6F1lg
    6F2
    Growth at pH 5.0
    Cellobiose LB Xylose (1%) LB Glucose (1%)
    MS (0.1% YE) Anaerobic Aerobic Anaerobic Aerobic
    Identificationa Xytanase CMCase pH 5.0 O.D. 420 nm pH O.D. 420 nm pH O.D. 420 nm pH O.D. 420 nm pH
    Isolate (16S rRNA) 72 hr 72 hr 72 hr 24 hrs 48 hrs 48 hrs 24 hrs 48 hrs 48 hrs 24 hrs 48 hrs 48 hrs 24 hrs 48 hrs 48 hrs
    6F3A 0.11 0.21 4.59 0.70 0.70 4.26 0.21 0.22 4.55 0.83 0.95 4.54
    6F3B 0.09 0.11 4.44 0.29 0.42 4.51 0.20 0.21 4.51 1.73 1.80 4.21
    6H1A 0.08 0.14 4.99 0.70 1.05 5.66 0.15 0.20 4.96 0.55 1.00 5.34
    6H1B 0.33 0.36 4.23 2.00 2.00 4.26 0.40 0.45 4.33 1.40 1.43 4.17
    6H2 B. coagulans + 0.31 0.37 4.20 1.50 1.45 4.35 0.38 0.40 4.35 1.78 1.73 4.37
    6H3 + 0.07 0.40 4.48 0.35 1.33 4.27 0.20 0.21 4.56 0.95 0.82 4.50
    7C1 0.05 0.10 4.99 0.70 1.09 5.65 0.08 0.10 4.72 1.70 1.05 5.15
    7C2 + + 0.02 0.05 5.16 0.72 0.55 5.94 0.06 0.07 5.14 0.65 0.98 5.57
    7C4 + 0.41 0.50 4.31 2.48 2.50 4.53 0.04 0.60 4.39 3.00 3.00 4.30
    7C5 + 0.10 0.15 4.58 0.80 1.09 4.45 0.10 0.20 4.69 1.20 1.24 4.50
    7C6 + 0.00 0.00 5.04 0.00 0.00 5.04 0.00 0.00 5.06 0.00 0.00 5.06
    7C8 B. coagulans + 0.49 0.50 4.28 2.30 2.18 4.52 0.04 0.65 4.40 2.15 1.87 4.40
    7D1 + 0.05 0.10 5.07 0.55 0.78 5.95 0.08 0.16 5.07 0.80 1.10 5.60
    7D3 + 0.35 0.30 4.46 1.92 2.10 4.44 0.35 0.55 4.47 1.40 2.14 4.48
    7D4 B. coagulans + 0.48 0.45 4.34 1.90 1.75 4.38 0.52 0.70 4.43 1.85 1.73 4.31
    7E1 + 0.08 0.15 4.41 1.10 1.01 4.43 0.25 0.27 4.48 0.90 1.48 4.63
    7F1- B. coagulans + 0.27 0.26 4.34 1.63 1.80 4.32 0.35 0.40 4.36 1.50 1.43 4.36
    smooth
    7F1-rough 0.25 0.23 4.35 1.53 1.65 4.37 0.34 0.37 4.39 1.35 1.40 4.41
    7F2 + 0.06 0.10 4.85 0.73 1.42 5.37 0.60 0.88 4.31 2.20 3.02 4.27
    7G1 B. coagulans + 0.42 0.50 4.29 2.55 2.15 4.39 0.40 0.56 4.39 2.10 2.93 4.34
    7G2 + 0.06 0.12 5.07 0.62 1.18 5.86 0.11 0.19 5.06 0.80 1.15 5.75
    7G3 0.03 0.07 5.07 0.51 0.99 5.78 0.04 0.13 5.07 2.75 2.58 6.69
    7G4 + 0.24 0.33 4.33 2.09 3.15 4.52 0.35 0.60 4.40 1.80 1.43 4.32
    8D1 + 0.16 0.19 4.47 1.31 1.45 4.55 0.25 0.30 4.35 0.31 0.31 4.49
    8D2 + 0.25 0.29 4.31 1.78 1.95 4.55 0.40 0.60 4.30 1.93 1.74 4.34
    8D3 + 0.04 0.11 5.09 0.41 0.95 5.82 0.10 0.18 5.05 0.85 1.22 5.64
    8F1 + 0.35 0.37 4.36 1.08 2.20 4.46 0.80 0.80 4.18 3.98 2.90 4.39
    8F2 + 0.05 0.10 4.84 0.68 0.72 5.99 0.50 0.50 4.28 1.52 1.69 4.30
    8F3 + 0.25 0.31 4.43 0.49 1.60 4.25 0.35 0.35 4.33 0.55 1.25 4.47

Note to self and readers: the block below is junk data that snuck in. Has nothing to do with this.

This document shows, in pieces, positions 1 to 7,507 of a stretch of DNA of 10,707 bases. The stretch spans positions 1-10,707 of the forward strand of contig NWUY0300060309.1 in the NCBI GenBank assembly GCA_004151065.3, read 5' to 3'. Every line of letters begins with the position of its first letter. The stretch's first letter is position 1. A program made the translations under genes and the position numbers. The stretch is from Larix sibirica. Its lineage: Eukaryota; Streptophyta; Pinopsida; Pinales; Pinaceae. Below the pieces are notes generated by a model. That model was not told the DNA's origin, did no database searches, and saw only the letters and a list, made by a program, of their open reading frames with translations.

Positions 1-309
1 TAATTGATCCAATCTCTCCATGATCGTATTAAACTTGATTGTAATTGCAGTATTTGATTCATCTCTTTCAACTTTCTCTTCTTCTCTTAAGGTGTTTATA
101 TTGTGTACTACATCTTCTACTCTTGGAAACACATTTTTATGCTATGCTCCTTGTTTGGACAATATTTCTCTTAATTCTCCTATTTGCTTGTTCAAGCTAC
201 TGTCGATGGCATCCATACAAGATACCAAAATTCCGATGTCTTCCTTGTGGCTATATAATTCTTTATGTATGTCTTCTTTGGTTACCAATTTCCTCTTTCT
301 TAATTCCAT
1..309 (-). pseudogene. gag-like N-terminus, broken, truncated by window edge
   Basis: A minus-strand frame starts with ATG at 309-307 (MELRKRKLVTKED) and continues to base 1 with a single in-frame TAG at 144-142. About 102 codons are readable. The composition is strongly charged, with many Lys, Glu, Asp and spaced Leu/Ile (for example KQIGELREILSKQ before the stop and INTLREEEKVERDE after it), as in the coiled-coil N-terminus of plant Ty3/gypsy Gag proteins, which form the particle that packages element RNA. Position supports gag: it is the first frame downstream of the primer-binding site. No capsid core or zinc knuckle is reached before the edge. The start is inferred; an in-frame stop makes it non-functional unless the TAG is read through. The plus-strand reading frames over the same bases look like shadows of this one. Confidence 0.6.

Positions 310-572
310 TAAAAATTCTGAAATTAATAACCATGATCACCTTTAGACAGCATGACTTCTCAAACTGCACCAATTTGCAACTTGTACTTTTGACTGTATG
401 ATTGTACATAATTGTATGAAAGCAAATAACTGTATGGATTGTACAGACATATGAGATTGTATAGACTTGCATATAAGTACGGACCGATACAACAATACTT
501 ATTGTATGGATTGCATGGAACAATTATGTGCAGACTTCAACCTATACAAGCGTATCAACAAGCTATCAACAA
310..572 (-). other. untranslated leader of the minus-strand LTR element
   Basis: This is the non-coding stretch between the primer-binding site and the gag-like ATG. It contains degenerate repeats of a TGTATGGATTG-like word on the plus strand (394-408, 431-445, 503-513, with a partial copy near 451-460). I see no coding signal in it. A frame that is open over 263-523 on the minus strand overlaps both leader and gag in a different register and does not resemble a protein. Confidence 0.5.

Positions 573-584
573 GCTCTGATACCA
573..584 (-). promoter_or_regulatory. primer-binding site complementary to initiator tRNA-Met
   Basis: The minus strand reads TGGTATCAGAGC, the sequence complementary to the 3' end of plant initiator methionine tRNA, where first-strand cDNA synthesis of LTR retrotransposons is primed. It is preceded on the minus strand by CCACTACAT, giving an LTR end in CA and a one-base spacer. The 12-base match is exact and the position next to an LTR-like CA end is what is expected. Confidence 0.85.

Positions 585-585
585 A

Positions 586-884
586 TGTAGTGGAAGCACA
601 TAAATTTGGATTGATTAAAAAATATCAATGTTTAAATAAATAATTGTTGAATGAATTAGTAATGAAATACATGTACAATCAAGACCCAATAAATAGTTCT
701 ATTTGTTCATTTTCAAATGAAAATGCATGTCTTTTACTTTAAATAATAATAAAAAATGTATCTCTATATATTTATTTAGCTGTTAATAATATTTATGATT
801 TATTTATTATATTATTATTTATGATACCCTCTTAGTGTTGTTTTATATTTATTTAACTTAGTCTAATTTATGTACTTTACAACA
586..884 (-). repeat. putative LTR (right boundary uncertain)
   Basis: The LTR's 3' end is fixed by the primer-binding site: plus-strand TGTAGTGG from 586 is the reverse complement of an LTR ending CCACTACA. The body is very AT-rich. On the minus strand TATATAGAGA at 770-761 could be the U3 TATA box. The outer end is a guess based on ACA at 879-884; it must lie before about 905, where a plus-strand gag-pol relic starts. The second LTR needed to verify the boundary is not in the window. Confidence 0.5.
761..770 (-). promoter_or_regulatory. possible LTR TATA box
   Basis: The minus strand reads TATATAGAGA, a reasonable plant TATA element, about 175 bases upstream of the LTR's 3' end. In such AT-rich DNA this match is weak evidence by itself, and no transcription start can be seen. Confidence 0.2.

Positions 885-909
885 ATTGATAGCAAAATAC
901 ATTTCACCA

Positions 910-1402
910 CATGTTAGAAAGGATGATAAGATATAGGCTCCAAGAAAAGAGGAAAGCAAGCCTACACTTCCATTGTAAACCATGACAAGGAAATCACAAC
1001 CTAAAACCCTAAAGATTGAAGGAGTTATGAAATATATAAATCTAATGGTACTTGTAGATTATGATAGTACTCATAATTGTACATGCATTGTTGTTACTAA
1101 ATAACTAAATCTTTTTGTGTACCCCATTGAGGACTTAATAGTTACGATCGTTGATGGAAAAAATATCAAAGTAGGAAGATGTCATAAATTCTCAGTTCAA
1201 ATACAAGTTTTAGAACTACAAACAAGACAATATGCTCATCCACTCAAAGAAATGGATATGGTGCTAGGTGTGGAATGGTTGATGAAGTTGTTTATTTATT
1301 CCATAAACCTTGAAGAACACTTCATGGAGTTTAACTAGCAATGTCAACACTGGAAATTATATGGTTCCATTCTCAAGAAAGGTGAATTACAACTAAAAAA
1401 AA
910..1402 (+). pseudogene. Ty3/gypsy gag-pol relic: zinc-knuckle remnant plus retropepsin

9D1 + 0.17 0.17 4.54 1.12 0.78 4.39 0.40 0.35 4.41 0.48 0.41 4.60
    9D2 + 0.09 0.10 4.48 1.60 2.15 4.58 0.35 0.40 4.41 0.85 0.88 4.59
    10D1 + 0.10 0.14 4.58 0.85 0.78 4.42 0.20 0.16 4.56 0.60 0.64 4.53
    10D2 + 0.06 0.13 4.55 0.90 0.88 4.59 0.35 0.35 4.51 0.89 0.83 4.53
    11D1 + 0.15 0.09 4.53 0.85 0.80 4.35 0.20 0.22 4.47 0.87 0.93 4.41
    11D2 + 0.09 0.13 4.54 0.90 1.00 4.58 0.30 0.35 4.47 1.10 0.76 4.50
    11E1 0.26 0.29 4.31 2.50 2.55 4.46 0.40 0.70 4.36 2.13 2.40 4.28
    11F2 + 0.05 0.09 4.66 0.60 0.87 4.61 0.10 0.40 4.56 0.78 0.84 4.55
    12F2 + 0.12 0.13 4.61 1.05 1.61 4.48 0.40 0.50 4.45 1.53 2.20 4.48
    13D1 + 0.27 0.31 4.30 1.92 2.60 4.50 0.50 0.65 4.32 1.90 2.20 4.40
    13E1sm 0.32 0.31 4.31 1.53 1.65 4.37 0.40 0.45 4.22 1.60 1.53 4.24
    13E1L B. coagulans + 0.34 0.36 4.24 1.98 1.90 4.15 0.53 0.58 4.17 0.95 1.00 4.30
    14D1 + 0.15 0.12 4.60 0.62 0.60 4.54 0.16 0.17 4.62 0.33 0.50 4.59
    14D2 + 0.07 0.12 4.55 0.98 1.82 4.49 0.30 0.35 4.41 1.44 1.17 4.47
    14D3 + 0.09 0.11 4.98 0.53 0.72 5.63 0.10 0.14 4.95 0.70 0.94 5.08
    14D4 + 0.09 0.08 4.72 0.97 1.08 4.58 0.40 0.30 4.36 1.00 1.43 4.48
    14E1 + 0.06 0.16 5.01 1.32 1.68 6.85 0.06 0.08 4.96 0.63 0.98 4.93
    14E2 + 0.30 0.32 4.33 1.30 3.05 4.49 0.50 0.60 4.36 2.10 1.90 4.28
    14F1 + 0.06 0.19 5.05 0.48 0.99 5.87 0.08 0.09 4.96 0.38 0.31 5.08
    14F2 + 0.07 0.15 4.99 0.68 1.50 6.08 0.08 0.10 4.93 0.44 0.83 5.11
    15E1 + 0.09 0.08 5.07 0.35 1.90 6.72 0.09 0.15 5.04 0.52 1.08 5.92
    15E2 + 0.13 0.09 5.08 0.38 0.82 5.75 0.07 0.13 5.08 0.38 0.39 5.59
    16C1 + 0.06 0.09 5.08 0.62 1.91 6.28 0.14 0.27 5.12 1.58 1.28 8.29
    16C2 + 0.31 0.40 4.32 1.28 1.60 4.35 0.30 0.40 4.36 1.98 2.00 4.35
    16C3 + 0.03 0.04 5.08 0.60 1.89 6.88 0.13 0.16 5.08 0.41 0.63 5.67
    17C1 + 0.07 0.06 5.06 0.62 1.00 5.83 0.08 0.14 5.07 0.42 0.93 5.92
    Growth at pH 6.8
    Stationary Phase Survival LB Xylose (1%) LB Glucose (1%)
    LB (Glucose 1%), (microaerobic), pH 5.0 Anaerobic Aerobic Anaerobic Aerobic
    O.D. 420 nm pH CFU/ml O.D. 420 nm pH O.D. 420 nm pH O.D. 420 nm pH O.D. 420 nm pH
    Isolate 24 hrs. 48 hrs 48 hrs 24 hrs 48 hrs 24 hrs 48 hrs 48 hrs 24 hrs 48 hrs 48 hrs 24 hrs 48 hrs 48 hrs 24 hrs 48 hrs 48 hrs
    6F3A 0.00 0.08 5.53 0.50 0.90 4.52 0.02 0.04 6.36 0.03 0.04 6.62
    6F3B 0.31 0.50 4.42 1.23 1.35 4.40 0.70 0.85 4.33 1.60 2.65 4.23
    6H1A 0.68 1.70 5.53   2 × 104 nd 0.04 0.13 6.17 0.73 0.93 6.10 0.11 0.12 6.41 0.95 1.33 5.96
    6H1B 1.43 1.48 4.17 <104 nd 0.85 0.83 4.28 2.10 2.15 4.31 1.10 1.20 4.29 2.03 1.93 4.43
    6H2 1.40 1.25 4.08 <104 nd 0.65 0.83 4.32 1.85 4.00 4.36 0.90 1.03 4.32 1.85 2.00 4.80
    6H3 0.01 0.01 6.52 0.50 2.00 4.34 0.01 0.00 6.75. 0.01 1.75 4.56
    7C1 0.08 0.12 6.54 0.75 1.18 6.39 0.06 0.10 6.49 0.70 1.40 5.99
    7C2 0.13 0.19 6.53 0.90 1.33 6.06 0.23 0.23 5.39 1.50 1.85 5.65
    7C4 2.00 2.30 4.31 1.1 × 106 nd 0.03 0.80 4.38 0.14 1.95 4.44 0.03 1.09 4.31 0.08 2.45 4.32
    7C5 0.04 0.04 6.53 0.06 0.68 5.76 0.00 0.05 6.56 0.45 1.40 4.47
    7C6 0.02 0.00 6.53 0.00 0.02 6.65 0.31 0.35 4.80 0.07 0.03 5.80
    7C8 1.65 1.80 4.30   1 × 105 nd 0.29 2.10 4.31 0.80 1.75 4.43 0.00 1.23 4.45 1.30 3.50 4.32